Wednesday morning I found myself sitting in a coffee shop working on my upcoming book. CNN was playing on a TV in the background and I was ignoring it until something caught my attention: the word Pittsburgh. I looked up to a scene that took my breath away. Cameras were capturing the outside of a school, surrounded by cars and buses. The headline read “Stabbing spree in Pittsburgh area school.” The first thing I thought was “No, not again.” I flashed back to that day in April, 1999 when the city of Columbine, Colorado became famous for the worst possible reason. I was a senior in high school at the time and my school was put on lock down. The nation was in shock and no one knew what to say or do.
I felt that shock again Wednesday morning as I saw a similar tragedy striking a community so close to my home. I since learned that at least one of my college students lives in the area and has friends and family who were in the school that day. I have experienced every possible emotion in the past few days. Sadness. Anger. Gratitude that he didn’t have a gun.
There is still so much that we don’t know about this incident, about what motivated 16-year-old Alex Hribal to enter the school with two kitchen knives and stab 20 of his fellow students and one teacher. But as I saw the events unfold I couldn’t help but wonder if this experience was another in a long and terrible line of tragedies in which bullying and pressure to conform to strict norms of masculinity explode into unthinkable violence.
Ironically, the book I am working on is about identity-based bullying which includes any form of bullying related to a child’s social identity or perceived identity. One of the things that I discuss in the book is the fact that identity-based bullying has not received enough attention, despite some severe outcomes associated with it. In her book, The bully society: School shootings and the crisis of bullying in America’s schools, Klein examines the evidence surrounding numerous incidents of school shootings. She found that most of these were committed by young men who had been bullied because they were perceived to not be “masculine” enough. They decided to seek out revenge in a hyper-masculine way—by committing acts of serious aggression and violence.
We don’t yet know what Alex’s experience was in his school or why he brought those knives that day. But even the little information that we do have makes me wonder. One radio report on Thursday morning included a quote from a student at the school who said that Alex was “teased regularly”. Other reports have included descriptions of Alex as “shy, quiet, and without many friends.” Some have begun to question whether bullying may have been the motive. Maybe we will learn that Alex does not fit the trend that Klein and others have described. But we need to ask the question. Asking questions about the role of bullying and masculinity is not about diminishing the responsibility of the perpetrators or blaming the victims. And it is not about creating an artificially simplistic explanation for an act that is so hard to understand. Many kids experience bullying—in fact staggering numbers of kids, especially those who do not conform to stereotypes about gender—and do not respond with violence against others. Some struggle with depression or anxiety, some engage in self-destructive coping strategies, and some commit suicide. Others manage to be resilient in the face of teasing and exclusion. But if we are truly interested in preventing future tragedies that mirror this one, we must be willing to connect the dots. We must examine the ways in which our society constructs masculinity and the pressure that is placed on so many young men (often in the form of bullying) to conform to that construction. We must be willing to examine why and how we build expectations for men to engage in violence and be “tough” no matter the cost.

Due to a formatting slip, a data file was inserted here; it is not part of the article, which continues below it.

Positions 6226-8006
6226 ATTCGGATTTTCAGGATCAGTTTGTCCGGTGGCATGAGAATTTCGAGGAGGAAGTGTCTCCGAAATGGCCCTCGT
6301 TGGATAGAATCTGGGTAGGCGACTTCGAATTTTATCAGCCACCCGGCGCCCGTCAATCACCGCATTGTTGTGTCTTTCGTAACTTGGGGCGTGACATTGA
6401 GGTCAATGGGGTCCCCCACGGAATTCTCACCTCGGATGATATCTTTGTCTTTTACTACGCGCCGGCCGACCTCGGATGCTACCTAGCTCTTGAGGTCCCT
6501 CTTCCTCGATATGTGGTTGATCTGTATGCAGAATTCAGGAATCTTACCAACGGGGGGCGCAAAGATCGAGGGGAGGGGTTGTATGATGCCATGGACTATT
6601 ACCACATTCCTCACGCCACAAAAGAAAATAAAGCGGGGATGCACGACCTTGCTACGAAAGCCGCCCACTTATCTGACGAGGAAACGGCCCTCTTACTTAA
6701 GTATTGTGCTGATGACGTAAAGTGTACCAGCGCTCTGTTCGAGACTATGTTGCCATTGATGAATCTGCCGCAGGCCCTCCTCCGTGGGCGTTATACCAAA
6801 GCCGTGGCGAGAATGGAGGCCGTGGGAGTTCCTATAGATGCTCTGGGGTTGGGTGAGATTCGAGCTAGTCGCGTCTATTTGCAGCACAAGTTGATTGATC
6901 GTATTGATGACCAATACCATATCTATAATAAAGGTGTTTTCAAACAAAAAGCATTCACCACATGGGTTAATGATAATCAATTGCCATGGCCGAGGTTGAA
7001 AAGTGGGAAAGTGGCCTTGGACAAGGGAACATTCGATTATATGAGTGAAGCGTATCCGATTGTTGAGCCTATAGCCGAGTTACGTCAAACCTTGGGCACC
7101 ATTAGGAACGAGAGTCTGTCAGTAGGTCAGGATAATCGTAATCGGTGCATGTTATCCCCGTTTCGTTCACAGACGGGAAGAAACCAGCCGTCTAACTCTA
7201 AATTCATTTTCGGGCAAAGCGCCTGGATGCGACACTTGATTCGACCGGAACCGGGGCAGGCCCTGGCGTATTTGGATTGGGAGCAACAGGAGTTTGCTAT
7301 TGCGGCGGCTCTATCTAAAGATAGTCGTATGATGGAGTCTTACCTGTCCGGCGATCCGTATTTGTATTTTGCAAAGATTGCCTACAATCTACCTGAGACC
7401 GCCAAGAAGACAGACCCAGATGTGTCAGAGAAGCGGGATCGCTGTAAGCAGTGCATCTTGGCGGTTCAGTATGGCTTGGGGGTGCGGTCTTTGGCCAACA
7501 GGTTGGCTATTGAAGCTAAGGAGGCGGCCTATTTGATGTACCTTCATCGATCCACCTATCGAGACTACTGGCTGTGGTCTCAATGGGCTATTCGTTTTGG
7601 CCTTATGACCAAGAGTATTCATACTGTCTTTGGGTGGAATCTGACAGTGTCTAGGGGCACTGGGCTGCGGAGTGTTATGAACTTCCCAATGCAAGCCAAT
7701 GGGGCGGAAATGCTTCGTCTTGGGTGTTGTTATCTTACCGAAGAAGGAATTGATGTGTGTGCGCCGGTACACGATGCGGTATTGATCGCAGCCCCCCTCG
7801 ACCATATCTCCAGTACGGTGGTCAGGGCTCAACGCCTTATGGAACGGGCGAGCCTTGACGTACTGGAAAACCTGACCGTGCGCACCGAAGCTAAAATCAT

I have cried when listening to the reports. I have cried tears of sadness and tears of anger. Tears for those who have lost friends and family in such violent incidents. And tears for all the men in our society who are told that they are not allowed to cry. When are we going to say that enough is enough? How many times must this scene be repeated before we commit to making real change? When will we decide as a society to no longer tolerate the violence and aggression that occurs in schools EVERY SINGLE DAY?
We all have a stake in this game and we all have the power to make change. We can question limiting gender role norms and become more aware of the ways we reinforce them in our lives. We can get involved with groups that seek to end bullying and harassment in schools (like GLSEN) and learn more about campaigns challenging restrictive gender norms (The Representation Project). We can talk to the children in our lives about bullying. We can send our love, thoughts and prayers to the victims and their families at Franklin Regional High School. We can be brave enough to ask the hard questions, to have the challenging conversations, and to take responsibility to make change happen.
Jack Johnson wrote the song “Cookie Jar” following the school shooting in Columbine. The words continue to ring true.
It was you, it was me, it was every man.
Let's demand something better.
EMPOWERTAINMENT aims to take a critical look at media in regards to how gender and women/girls are portrayed. From popular articles, videos, and websites, to original submissions, we want to not only examine the media and its relation to gender, but help shift it.